Latest ONS Unemployment Figures
Latest ONS Unemployment Figures
Public sector cuts cast shadow over jobs market
The threat of major public sector cuts has knocked employers confidence, a report from Recruitment and Employment Confederation is expected to reveal.
The RECs monthly JobsOutlook survey due to be published later this week highlights the first signs of increased uncertainty in employers hiring intentions following the announcement of the coalition Governments austerity drive. The easing in confidence has hit the short term demand for temporary and contract staff which had been building in recent months.
Nearly one in five (18 per cent) of employers surveyed said their short-term use of contingent labour would increase in the next quarter, compared to 23 per cent last month. Demand for permanent hire over the same period has remained static with 14 per cent of employers predicting growth.
The longer term outlook for both temporary and permanent staffing is stronger. Both workforces are set to show net gains over the next 12 months.
Commenting on the JobsOutlook findings, Roger Tweedy, the REC's Director of Research, said: The uncertainty of the wider global economic situation and the contents of the much anticipated emergency budget have made it difficult for employers to be more positive about their hiring intentions at this stage. The longer term trends are encouraging but we may now have to wait until the autumn for further positive momentum to return to the labour market.
As public spending cuts begin in earnest, we believe flexible temporary and interim staffing will be essential to the ultimate re-engineering of the sector. At the same time, the private sector will increase its reliance on the same resource to cushion it from continued economic uncertainty and to access rare skills.
We will be using the JobsOutlook survey to monitor the impact of budget cuts to both the public and private sector. Currently 17 per cent of public sector organisations think the cuts will have a very serious impact.
Official figures show UK jobs market much perkier but still far from in the pink
Dr John Philpott, Chief Economic Adviser at the Chartered Institute of Personnel and Development (CIPD) comments as follows on official labour market statistics published earlier today by the Office for National Statistics (ONS) which update the Labour Force Survey measures of employment, unemployment and economic inactivity to the quarterly period March-May 2010, the count of people unemployed and claiming Jobseekers Allowance to June 2010, and average weekly earnings for May 2010:
This is easily the best set of official labour market figures since the start of the jobs recession two years ago, with a sharp quarterly rise in the number of people in work and fewer economically inactive, as well as a welcome drop in both headline unemployment and the jobseekers allowance claimant count. But while the jobs market was clearly much perkier in the spring quarter, with close to 2.5 million people unemployed it is still far from in the pink. And with a big public sector jobs squeeze already underway and the pace of economic recovery uncertain, things may look a lot less rosy by spring 2011 than they do at present. Todays good news may simply be the calm before the storm.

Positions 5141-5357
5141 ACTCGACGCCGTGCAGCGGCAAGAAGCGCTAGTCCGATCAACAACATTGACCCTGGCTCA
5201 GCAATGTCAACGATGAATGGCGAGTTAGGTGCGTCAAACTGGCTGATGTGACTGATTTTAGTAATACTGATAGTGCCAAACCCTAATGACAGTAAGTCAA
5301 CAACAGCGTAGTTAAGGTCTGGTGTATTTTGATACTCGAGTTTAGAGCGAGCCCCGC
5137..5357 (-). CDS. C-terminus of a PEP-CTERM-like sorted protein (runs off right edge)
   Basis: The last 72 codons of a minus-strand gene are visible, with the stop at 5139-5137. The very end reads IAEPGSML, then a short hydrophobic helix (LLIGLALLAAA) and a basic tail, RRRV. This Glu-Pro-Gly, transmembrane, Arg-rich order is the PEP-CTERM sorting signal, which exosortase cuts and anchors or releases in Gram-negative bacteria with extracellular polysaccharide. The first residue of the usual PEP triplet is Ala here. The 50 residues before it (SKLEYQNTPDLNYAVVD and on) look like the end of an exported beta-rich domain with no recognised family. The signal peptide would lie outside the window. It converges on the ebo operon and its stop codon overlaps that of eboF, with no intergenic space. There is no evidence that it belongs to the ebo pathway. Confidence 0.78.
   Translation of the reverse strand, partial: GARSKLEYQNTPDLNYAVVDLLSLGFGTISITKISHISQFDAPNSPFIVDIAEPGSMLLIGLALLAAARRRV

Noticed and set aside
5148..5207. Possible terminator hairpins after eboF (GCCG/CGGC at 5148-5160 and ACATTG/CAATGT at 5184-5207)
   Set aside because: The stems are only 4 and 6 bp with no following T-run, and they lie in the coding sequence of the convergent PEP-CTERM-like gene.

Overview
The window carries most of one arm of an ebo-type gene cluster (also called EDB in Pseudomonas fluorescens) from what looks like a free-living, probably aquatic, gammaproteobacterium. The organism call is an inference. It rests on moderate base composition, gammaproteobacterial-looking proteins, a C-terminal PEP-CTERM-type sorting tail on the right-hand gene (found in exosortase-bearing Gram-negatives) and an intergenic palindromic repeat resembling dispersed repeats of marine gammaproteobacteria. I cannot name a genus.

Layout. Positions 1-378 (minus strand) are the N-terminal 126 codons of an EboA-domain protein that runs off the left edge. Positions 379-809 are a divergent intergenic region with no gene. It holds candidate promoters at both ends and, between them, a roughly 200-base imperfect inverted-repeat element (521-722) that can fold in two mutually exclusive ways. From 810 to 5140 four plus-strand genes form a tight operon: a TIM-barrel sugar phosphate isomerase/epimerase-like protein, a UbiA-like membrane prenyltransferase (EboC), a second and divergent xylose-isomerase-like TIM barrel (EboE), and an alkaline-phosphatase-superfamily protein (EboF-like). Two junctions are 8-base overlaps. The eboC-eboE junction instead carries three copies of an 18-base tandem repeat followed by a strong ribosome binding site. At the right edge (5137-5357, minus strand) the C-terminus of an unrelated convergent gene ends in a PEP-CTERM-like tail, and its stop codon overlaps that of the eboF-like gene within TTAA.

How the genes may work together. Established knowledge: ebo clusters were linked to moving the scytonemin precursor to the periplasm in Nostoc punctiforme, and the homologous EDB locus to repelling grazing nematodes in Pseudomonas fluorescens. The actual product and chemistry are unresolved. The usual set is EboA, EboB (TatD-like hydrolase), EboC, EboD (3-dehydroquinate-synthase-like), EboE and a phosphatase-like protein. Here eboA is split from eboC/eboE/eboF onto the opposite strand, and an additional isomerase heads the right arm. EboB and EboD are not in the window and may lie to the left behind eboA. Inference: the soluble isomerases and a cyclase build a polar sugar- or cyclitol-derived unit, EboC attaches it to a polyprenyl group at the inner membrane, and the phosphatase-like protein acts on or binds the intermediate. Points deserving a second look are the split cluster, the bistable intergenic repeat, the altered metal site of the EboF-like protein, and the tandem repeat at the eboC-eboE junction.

A spring 2010 pick-up in employment comes as no surprise to the CIPD, since this is what our own surveys of employers hiring intentions had shown. Worryingly, however, more recent employer surveys suggest the pace of jobs recovery has slowed since the spring, placing a question mark over whether the private sector will in the short-run generate enough jobs to offset mounting public sector job cuts.
Moreover, while the jobs market improved in the spring all the net new jobs being created were either part-time, temp positions or filled by the self-employed. The number of full-time employees continued to fall while the number of people working part-time because they could not find a full-time job further increased to reach 1.06 million.
The most positive feature of the latest employment figures is an indication that conditions in the youth jobs market have at the very least stopped getting worse and may be starting to improve. What is unclear is the degree to which this reflects the impact of policy measures taken by the former Labour government, which are now being withdrawn by the Conservative-Lib Dem coalition. This makes it imperative that the coalition gets its planned Work Programme up and running as soon as possible.
Reaction from Badenoch & Clark
In reaction to the latest unemployment statistics released today by the Office for National Statistics, Lynne Hardman, Managing Director at specialist recruitment consultancy Badenoch & Clark, comments:
It is clearly a positive sign to see unemployment come down at a rate of 7.9 per cent, particularly as this is the fifth month in a row and reflects the general improved health of the job market.
Over the past few months we have seen a steady increase in recruitment activity across various sectors but employers remain cautious in their approach to recruitment. Equally, there are still people in part time or temporary positions who would prefer to be working permanently or full time. There are also cases of people taking positions for which they are over qualified.
We remain concerned that the impact of the emergency budget and the promised public sector cuts is yet to be felt. Only time will tell whether private sector growth will be able to absorb the job losses expected in the public sector.